How to Build a Shiplap Photo Wall Backdrop DIY


Shiplap is all the craze so when my wife asked me to help her build a backdrop for a photo booth, we thought, “why not shiplap it!” Shiplapping something is not really hard, it just involves cutting and painting the wood. Some hardware stores even have premade shiplap boards, but they are expensive. I wanted to keep this project as cheap as possible, so I used 2x4s and fence boards.

The photo backdrop wall received a lot of comments, so I thought I would do a tutorial on how I built it.

As I mentioned before, I wanted to do this on the cheap. I saw prebuilt fence style walls for $120 and I would have needed three of them. I saw the prefab shiplap boards, but they were $18-$25 each. That would have made the cost of my wall reach $500. No thanks!

I went to Lowe’s to purchase lumber because I happened to be closer to Lowe’s at the time. I ended up needing a few other boards and was closer to HomeDepot and noticed that Lowe’s lumber was higher quality and the boards I went with were 6″ wide where HomeDepot’s are 5.5″ wide. You can see the difference in the middle section of the wall which is slightly shorter than the outside two.

Here are the fence boards from Lowes that I used, hopefully this link always stays up:

2x4s are 2x4s, do you really need a link?


The entire wall is built from 2×4’s and 6 inches by 6 ft fence boards. We bought the cheapest white paint in the place and rolled it on as you will see below.

Each wall consisted of three 2×4’s and thirteen fence boards. I used screws to assemble them because I knew I might need to take them apart to store them. I will get to how I secured them so they stood up strong at the end.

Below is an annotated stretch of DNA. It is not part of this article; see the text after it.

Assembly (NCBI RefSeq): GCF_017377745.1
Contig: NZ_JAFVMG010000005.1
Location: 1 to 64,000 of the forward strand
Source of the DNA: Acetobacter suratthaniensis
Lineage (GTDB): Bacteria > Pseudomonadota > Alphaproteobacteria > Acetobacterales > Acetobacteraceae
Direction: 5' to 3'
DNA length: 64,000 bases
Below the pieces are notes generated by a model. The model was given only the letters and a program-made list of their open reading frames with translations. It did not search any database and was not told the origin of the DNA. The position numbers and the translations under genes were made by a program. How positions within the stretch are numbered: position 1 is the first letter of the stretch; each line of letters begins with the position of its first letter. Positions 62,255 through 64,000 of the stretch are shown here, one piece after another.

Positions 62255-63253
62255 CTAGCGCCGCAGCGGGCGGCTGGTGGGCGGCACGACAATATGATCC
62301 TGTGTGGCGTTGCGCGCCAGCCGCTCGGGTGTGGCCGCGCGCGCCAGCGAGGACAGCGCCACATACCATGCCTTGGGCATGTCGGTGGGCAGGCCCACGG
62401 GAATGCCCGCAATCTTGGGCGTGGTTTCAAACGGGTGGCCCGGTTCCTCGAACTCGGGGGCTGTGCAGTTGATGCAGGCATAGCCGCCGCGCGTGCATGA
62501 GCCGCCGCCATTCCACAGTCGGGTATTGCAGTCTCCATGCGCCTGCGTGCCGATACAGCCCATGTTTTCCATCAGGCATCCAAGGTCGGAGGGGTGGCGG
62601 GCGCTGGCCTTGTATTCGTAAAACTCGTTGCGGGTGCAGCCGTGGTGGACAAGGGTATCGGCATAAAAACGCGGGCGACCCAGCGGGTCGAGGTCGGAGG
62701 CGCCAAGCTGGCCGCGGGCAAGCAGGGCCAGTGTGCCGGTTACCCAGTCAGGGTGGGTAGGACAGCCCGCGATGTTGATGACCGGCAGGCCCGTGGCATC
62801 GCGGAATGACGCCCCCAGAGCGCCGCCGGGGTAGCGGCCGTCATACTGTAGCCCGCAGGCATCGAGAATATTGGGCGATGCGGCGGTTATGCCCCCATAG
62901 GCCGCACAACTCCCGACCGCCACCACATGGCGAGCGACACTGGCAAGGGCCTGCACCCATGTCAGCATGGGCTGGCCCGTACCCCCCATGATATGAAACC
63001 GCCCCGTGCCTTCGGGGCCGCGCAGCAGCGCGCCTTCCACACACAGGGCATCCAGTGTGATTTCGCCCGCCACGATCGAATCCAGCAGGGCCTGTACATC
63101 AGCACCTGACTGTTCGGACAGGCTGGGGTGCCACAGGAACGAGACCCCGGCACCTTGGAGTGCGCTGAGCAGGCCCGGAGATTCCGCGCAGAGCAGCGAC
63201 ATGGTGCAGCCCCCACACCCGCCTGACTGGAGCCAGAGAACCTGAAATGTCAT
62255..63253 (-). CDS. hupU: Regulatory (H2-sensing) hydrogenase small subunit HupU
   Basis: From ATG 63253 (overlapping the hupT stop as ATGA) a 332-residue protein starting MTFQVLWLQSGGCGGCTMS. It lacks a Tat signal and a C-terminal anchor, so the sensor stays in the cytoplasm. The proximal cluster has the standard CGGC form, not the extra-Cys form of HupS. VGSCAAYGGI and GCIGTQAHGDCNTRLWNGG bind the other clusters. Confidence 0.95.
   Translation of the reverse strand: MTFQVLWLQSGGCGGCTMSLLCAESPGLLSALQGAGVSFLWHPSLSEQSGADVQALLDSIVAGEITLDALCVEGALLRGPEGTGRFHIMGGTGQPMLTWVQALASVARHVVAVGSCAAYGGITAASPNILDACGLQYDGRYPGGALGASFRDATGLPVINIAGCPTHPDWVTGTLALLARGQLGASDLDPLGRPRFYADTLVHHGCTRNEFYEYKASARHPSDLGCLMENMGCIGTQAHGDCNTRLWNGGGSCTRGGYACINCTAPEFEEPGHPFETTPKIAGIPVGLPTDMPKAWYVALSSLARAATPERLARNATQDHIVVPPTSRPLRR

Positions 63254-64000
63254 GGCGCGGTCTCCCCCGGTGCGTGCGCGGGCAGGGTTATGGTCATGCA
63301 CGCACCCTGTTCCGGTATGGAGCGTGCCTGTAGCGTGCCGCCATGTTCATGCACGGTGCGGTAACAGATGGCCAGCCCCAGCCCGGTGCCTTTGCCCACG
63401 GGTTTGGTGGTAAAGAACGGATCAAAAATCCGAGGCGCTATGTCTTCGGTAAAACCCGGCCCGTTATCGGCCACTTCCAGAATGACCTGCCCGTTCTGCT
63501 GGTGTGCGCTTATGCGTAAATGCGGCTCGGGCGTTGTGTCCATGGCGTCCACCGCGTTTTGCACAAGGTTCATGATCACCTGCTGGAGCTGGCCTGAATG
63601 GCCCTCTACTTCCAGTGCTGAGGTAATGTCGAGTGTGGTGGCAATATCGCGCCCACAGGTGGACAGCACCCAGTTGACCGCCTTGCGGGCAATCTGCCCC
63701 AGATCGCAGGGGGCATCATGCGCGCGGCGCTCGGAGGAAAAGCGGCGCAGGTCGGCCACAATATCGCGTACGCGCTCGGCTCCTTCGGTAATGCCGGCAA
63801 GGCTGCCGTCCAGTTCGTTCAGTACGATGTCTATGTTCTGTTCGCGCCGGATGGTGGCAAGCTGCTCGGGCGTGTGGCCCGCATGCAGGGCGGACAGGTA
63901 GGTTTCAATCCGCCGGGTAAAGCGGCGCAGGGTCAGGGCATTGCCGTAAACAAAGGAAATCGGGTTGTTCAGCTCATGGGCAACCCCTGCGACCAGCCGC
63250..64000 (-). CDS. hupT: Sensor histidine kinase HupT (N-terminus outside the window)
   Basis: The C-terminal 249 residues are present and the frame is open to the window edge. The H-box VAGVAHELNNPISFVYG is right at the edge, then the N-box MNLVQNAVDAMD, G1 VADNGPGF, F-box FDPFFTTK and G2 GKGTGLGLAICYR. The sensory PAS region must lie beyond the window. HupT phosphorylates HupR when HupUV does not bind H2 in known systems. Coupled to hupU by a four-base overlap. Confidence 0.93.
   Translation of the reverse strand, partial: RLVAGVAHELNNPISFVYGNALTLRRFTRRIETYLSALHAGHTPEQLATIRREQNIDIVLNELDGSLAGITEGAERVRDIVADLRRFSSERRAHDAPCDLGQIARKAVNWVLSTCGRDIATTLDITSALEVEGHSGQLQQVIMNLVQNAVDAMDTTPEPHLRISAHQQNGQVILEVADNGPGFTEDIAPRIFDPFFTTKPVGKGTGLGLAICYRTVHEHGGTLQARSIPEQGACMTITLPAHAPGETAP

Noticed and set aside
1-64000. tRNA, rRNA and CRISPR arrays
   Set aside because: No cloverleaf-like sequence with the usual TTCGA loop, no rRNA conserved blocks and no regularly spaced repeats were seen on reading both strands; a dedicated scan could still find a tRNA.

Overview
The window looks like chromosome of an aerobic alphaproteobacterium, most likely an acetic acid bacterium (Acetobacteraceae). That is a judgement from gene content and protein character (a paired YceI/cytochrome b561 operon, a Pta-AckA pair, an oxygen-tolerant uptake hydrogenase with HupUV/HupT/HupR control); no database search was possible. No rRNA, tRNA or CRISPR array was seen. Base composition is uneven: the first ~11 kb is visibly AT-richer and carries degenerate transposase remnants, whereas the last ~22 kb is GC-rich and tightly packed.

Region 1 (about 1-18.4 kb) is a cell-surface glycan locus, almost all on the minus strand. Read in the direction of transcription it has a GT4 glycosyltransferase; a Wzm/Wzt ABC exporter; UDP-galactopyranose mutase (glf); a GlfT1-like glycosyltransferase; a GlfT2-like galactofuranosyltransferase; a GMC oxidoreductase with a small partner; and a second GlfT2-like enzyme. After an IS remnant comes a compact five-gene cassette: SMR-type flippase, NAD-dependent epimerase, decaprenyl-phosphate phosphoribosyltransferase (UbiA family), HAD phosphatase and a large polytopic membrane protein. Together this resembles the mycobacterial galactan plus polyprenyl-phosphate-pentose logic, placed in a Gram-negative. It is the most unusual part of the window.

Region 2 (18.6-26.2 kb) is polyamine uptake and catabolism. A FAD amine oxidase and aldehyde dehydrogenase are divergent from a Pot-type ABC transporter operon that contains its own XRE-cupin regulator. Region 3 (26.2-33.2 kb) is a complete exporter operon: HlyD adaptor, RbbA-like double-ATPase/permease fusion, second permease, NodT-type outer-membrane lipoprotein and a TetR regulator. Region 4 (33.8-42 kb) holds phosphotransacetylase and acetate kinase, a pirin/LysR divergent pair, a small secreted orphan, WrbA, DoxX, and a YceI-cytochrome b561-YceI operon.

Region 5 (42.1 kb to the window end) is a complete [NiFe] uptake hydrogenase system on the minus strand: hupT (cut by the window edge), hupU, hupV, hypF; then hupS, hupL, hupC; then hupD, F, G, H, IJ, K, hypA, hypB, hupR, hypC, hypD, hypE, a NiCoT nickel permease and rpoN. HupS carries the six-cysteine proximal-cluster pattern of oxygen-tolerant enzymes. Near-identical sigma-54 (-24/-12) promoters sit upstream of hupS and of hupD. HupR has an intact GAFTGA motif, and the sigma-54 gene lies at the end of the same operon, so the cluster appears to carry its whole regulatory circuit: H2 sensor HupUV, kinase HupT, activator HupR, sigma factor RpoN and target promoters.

I started by cutting off the top portion of the board because true shiplap doesn’t taper off at the ends like a fence. That took an inch off of the width making each wall five feet eleven inches in width. The walls being almost six feet in width made for an interesting challenge for transporting them. Luckily, I had access to a trailer that was just over six feet wide and ten feet in length. I decided to make the walls 59 inches wide because cutting the boards down to four feet would have just wasted wood. If I had found boards eight feet tall I could have cut them in half.


With my boards cut and three 2×4’s on the ground evenly spaced, I started to lay the trimmed fence boards. I measured across at the bottom, middle, and top to assure I didn’t build a slanted wall. I also measured from corner to corner to assure the wall was square in the corners. This is important to do before you start screwing boards in.

I used 2″ flat-head exterior wall screws. In the past I have used drywall screws, these screws are the same, just a bit tougher:


The walls came together fast. So fast that my wife was actually frustrated at how little time it took me. I think she hoped it would take actual blood, sweat, and tears. It only took a little bit of sweat, cause it was hot out.


This is the completed first wall. I wanted to stand it up to see how sturdy it was. I basically built a vertical fence. That is what Shiplap is, a vertical fence.